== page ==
International Baccalaureate Middle Years Programme » Approaches to Learning (ATL)

Approaches to Learning (ATL)

Through ATL in IB programmes, students develop skills that have relevance across the curriculum that help them “learn how to learn”. ATL skills can be learned and taught, improved with practice and developed incrementally. They provide a solid foundation for learning independently and with others. ATL skills help students prepare for, and demonstrate learning through, meaningful assessment. They provide a common language that students and teachers can use to reflect on, and articulate on, the process of learning.

IB programmes identify five ATL skill categories, expanded into developmentally appropriate skill clusters.

ATL skill categories MYP ATL skill clusters
Communication I. Communication
Social II. Collaboration
Self-management III. Organization
IV. Affective
V. Reflection
Research VI. Information literacy
VII. Media literacy
Thinking VIII. Critical thinking
IX. Creative thinking
X. Transfer

The focus of ATL in the MYP is on helping students to develop the self-knowledge and skills they need to enjoy a lifetime of learning. ATL skills empower students to succeed in meeting the challenging objectives of MYP subject groups and prepare them for further success in rigorous academic programmes like the DP and the CP.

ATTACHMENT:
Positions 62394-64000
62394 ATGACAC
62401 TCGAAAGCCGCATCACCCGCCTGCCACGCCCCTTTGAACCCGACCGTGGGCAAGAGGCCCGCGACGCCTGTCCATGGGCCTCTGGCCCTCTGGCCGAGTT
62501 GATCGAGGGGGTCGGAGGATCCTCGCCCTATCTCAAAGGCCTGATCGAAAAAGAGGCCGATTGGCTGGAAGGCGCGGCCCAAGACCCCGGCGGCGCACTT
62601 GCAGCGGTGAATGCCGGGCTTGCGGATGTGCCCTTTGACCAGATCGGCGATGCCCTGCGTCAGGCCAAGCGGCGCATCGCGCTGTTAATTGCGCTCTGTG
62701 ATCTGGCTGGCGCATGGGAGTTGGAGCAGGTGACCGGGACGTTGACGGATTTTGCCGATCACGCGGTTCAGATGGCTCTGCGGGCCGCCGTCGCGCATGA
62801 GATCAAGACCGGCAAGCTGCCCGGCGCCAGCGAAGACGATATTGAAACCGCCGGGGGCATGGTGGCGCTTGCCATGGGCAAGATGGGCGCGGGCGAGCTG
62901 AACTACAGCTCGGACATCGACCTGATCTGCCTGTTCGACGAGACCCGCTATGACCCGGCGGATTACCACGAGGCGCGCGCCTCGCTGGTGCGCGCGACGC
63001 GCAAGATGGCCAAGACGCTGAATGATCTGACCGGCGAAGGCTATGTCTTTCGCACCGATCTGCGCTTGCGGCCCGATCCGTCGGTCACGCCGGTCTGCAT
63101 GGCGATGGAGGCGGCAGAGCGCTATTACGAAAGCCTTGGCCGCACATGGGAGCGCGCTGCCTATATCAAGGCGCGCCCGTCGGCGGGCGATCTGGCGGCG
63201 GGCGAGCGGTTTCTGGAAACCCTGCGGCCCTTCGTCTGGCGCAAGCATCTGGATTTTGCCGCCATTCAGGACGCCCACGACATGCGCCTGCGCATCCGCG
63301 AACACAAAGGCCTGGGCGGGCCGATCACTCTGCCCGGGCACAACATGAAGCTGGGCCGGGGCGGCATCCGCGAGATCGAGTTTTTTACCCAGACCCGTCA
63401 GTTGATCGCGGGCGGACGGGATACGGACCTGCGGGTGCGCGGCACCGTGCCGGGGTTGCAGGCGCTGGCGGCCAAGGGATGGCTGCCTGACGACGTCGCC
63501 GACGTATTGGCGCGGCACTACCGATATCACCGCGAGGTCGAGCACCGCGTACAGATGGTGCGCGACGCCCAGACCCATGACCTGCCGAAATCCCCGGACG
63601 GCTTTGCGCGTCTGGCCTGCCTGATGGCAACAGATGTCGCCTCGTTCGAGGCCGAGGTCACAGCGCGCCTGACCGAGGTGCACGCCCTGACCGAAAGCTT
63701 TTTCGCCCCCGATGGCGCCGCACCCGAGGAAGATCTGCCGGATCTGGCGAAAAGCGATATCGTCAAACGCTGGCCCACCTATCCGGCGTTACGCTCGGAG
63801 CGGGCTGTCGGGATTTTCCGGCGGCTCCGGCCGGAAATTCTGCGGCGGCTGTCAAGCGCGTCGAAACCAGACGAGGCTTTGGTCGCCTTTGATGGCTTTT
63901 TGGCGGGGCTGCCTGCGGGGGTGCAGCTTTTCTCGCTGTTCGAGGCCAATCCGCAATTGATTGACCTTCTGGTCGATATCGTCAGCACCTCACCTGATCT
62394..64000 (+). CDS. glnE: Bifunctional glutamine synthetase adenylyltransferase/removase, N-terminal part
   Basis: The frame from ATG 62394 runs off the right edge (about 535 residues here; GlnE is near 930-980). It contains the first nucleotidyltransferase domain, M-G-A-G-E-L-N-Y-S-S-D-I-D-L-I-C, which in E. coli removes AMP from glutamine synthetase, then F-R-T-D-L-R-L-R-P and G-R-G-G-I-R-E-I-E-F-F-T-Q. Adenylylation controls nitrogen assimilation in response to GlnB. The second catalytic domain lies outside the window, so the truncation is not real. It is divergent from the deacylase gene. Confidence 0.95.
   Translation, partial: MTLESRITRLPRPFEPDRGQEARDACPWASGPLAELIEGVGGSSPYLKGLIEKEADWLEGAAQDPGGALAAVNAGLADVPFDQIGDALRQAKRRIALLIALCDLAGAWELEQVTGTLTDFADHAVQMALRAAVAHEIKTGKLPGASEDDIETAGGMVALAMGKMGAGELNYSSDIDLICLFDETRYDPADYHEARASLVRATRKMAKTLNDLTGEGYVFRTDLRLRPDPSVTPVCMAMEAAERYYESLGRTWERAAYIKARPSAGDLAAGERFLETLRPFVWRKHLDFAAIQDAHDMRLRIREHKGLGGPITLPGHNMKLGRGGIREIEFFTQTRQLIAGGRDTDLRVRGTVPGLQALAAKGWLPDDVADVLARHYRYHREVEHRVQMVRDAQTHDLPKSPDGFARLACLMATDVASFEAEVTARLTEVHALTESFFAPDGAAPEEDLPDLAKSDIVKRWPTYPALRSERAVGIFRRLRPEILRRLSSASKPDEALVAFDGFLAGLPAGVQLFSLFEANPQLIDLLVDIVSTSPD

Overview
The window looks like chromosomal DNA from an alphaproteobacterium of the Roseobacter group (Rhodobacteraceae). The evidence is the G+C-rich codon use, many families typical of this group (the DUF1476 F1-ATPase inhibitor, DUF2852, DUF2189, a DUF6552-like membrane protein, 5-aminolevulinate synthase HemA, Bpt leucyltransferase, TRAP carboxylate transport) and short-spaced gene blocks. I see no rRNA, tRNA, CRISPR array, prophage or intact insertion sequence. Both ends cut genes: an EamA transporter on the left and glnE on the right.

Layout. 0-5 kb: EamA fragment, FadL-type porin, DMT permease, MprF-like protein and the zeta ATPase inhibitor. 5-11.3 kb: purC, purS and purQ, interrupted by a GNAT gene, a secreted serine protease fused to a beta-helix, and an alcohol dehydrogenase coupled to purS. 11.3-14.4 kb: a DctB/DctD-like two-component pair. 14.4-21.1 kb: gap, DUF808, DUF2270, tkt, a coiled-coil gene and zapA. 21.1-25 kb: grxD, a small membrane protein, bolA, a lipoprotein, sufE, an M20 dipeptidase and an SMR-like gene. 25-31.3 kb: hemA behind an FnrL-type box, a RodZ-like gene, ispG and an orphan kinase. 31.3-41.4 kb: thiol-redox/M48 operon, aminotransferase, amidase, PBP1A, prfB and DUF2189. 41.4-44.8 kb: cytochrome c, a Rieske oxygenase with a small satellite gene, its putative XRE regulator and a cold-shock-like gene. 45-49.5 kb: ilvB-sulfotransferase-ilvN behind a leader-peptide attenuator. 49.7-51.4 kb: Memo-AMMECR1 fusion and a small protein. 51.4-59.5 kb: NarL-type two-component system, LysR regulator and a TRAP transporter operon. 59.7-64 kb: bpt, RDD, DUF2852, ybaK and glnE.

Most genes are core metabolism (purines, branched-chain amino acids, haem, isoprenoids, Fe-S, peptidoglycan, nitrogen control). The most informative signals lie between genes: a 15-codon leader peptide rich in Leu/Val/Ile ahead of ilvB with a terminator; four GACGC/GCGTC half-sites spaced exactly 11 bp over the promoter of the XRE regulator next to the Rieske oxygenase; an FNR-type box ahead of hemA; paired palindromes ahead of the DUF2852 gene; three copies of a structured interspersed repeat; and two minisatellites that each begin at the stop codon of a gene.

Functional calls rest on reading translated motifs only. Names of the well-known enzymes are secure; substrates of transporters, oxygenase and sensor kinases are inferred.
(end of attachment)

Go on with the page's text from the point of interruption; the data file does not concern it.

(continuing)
In the MYP, ATL encompasses both general and discipline-specific skills. Many ATL skills are applicable to all MYP subject groups; these general “tools for learning” can be tailored to meet the specific needs of students and schools. In order to develop ATL skills that facilitate effective and efficient learning, students need models, clear expectations, developmental benchmarks (or targets) and multiple opportunities to practise. While ATL skills are not formally assessed in the MYP, they contribute to students’ achievement in all subject groups. Teachers should provide students with regular, specific feedback on the development of ATL skills through learning engagements and provide formative assessment.

The most effective way to develop ATL is through ongoing, process-focused disciplinary and interdisciplinary teaching and learning. Teachers can use a wide range of content, developed through MYP key and related concepts and global contexts, as a vehicle for teaching effective learning strategies. Likewise, ATL skills can be powerful tools for exploring significant content. This dual focus (content and process, knowledge and skills) promotes student engagement, deep understanding, transfer of skills and academic success.

All teachers in MYP schools are responsible for integrating and explicitly teaching ATL skills.

Over time, students should develop clear and sophisticated understandings of how they learn best and how they can evaluate the effectiveness of their learning. This kind of self-regulated (independent and autonomous) learning helps students:

  • reflect purposefully on their learning (metacognition)
  • understand the diversity of human learning needs
  • evaluate and provide evidence of their learning
  • meet MYP subject group aims and objectives
  • share responsibility for creating productive, cooperative and safe learning environments
  • develop the confidence to try new strategies and explore new concepts and contexts for learning
  • prepare for further study and responsible participation in local and global communities.

ATL skills are informed by, and support the development of, the attributes of the IB learner profile.